I’ve been reading Francis Chan’s Crazy Love the last few days. In Chapter Four, “Profile of the Lukewarm,” he issues this warning:
Do not assume you are the good soil.
But of course we are the good soil. We’re in church virtually every Sunday, tithe (at least on the net), stay married, and have polite kids. Isn’t that the definition of good soil?
Maybe not. Maybe that is the definition of the place where the seeds were planted, but the fledging plant was so overwhelmed by the thorns of the world’s cares that it suffocated. Perhaps we are the exact profile of the cultural Christian, rather than the radicals Jesus called us to be.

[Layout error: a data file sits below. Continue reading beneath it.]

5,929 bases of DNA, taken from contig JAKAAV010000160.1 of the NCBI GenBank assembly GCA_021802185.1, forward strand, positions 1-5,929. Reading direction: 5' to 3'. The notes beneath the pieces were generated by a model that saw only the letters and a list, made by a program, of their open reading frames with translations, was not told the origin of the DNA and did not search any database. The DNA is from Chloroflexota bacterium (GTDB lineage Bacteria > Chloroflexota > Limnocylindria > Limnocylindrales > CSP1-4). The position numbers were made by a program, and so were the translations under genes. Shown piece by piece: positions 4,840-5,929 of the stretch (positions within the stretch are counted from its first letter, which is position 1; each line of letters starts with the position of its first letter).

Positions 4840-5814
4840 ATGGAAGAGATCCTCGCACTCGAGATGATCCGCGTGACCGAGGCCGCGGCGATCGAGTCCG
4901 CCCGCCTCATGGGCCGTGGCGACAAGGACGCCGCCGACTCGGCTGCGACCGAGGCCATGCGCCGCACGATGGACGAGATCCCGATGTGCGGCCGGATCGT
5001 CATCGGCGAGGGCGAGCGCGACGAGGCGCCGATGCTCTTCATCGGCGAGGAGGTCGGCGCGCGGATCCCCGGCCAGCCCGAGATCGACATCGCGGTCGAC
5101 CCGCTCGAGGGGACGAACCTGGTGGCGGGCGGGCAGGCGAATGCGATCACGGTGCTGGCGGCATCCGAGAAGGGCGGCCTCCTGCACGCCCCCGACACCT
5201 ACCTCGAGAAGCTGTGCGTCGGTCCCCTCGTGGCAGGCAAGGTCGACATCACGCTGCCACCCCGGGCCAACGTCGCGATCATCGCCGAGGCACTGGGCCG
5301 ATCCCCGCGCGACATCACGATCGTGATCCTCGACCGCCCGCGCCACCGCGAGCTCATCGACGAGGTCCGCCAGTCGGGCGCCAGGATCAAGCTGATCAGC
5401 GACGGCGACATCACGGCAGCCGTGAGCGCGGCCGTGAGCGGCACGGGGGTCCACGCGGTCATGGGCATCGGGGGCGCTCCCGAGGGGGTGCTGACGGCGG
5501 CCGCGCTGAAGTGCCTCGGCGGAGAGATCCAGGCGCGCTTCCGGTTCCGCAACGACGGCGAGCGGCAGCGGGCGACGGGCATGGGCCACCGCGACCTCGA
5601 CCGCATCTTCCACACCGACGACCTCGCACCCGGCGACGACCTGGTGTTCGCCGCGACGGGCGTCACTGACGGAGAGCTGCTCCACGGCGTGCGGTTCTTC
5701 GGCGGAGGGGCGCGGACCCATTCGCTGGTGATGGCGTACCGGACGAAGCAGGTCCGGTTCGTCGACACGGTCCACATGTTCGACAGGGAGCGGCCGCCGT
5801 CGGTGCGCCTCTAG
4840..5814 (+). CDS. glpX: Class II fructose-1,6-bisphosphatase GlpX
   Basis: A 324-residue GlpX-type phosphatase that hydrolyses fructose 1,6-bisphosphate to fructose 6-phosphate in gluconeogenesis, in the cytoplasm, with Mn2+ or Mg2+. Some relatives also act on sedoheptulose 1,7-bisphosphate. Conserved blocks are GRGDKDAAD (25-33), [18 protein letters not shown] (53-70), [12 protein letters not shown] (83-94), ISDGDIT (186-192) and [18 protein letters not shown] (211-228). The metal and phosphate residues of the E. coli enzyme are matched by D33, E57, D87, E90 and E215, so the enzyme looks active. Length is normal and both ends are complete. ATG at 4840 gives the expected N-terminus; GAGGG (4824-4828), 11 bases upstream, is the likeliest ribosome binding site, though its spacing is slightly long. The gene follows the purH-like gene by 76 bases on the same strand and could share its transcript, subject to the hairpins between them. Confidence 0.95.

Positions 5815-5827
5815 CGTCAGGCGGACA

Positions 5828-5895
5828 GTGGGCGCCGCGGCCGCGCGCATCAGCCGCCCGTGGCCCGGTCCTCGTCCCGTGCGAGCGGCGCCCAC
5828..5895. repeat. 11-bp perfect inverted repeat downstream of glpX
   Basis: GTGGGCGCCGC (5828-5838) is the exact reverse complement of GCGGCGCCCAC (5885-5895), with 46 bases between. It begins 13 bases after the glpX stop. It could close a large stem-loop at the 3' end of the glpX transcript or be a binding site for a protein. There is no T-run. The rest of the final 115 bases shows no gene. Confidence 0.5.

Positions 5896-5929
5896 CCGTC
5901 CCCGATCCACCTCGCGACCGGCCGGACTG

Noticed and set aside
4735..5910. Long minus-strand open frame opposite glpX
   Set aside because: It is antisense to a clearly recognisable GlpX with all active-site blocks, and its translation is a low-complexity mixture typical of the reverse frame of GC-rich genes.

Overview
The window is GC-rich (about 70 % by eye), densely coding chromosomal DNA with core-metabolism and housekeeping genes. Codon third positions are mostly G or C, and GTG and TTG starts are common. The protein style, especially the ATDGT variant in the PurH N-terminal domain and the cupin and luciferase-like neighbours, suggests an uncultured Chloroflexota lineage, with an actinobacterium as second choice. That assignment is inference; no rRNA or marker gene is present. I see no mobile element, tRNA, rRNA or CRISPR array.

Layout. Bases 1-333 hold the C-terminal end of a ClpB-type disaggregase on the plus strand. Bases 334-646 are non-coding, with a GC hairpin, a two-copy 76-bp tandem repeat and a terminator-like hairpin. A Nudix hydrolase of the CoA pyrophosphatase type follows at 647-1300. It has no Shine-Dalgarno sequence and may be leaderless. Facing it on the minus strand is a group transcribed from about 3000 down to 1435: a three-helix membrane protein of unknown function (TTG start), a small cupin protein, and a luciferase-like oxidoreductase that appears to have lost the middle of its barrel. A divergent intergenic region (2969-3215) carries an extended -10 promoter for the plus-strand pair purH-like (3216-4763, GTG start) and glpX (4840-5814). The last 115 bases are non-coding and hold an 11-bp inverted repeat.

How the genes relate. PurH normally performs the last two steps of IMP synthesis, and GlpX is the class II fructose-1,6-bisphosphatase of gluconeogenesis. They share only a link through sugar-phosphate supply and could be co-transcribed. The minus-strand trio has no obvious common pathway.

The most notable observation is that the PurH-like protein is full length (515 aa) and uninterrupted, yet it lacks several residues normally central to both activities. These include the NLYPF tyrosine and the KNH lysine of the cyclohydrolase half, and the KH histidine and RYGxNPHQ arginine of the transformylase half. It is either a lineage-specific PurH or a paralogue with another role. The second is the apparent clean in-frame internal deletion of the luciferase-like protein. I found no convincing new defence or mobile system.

Frederic Huntington said, “It is not scientific doubt, not atheism, not pantheism, not agnosticism that in our day and in this land is likely to quench the light of the gospel. It is proud, sensuous, selfish, luxurious, church-going, hollow-hearted prosperity.”
Two years ago, at the beginning of this economic downturn, I had an extended conversation with a wealthy businessman about the financial prospects for our work with street kids. He warned me: “When money gets tight, people will stop giving. They will not change their lifestyles, or even give up the extras. They will quit giving.” He was right.
It is in difficult times like these, when we have to make a choice between comfort and giving, between having all we want and the needs of others, that we show whether — or not — the gospel has truly taken root in good soil.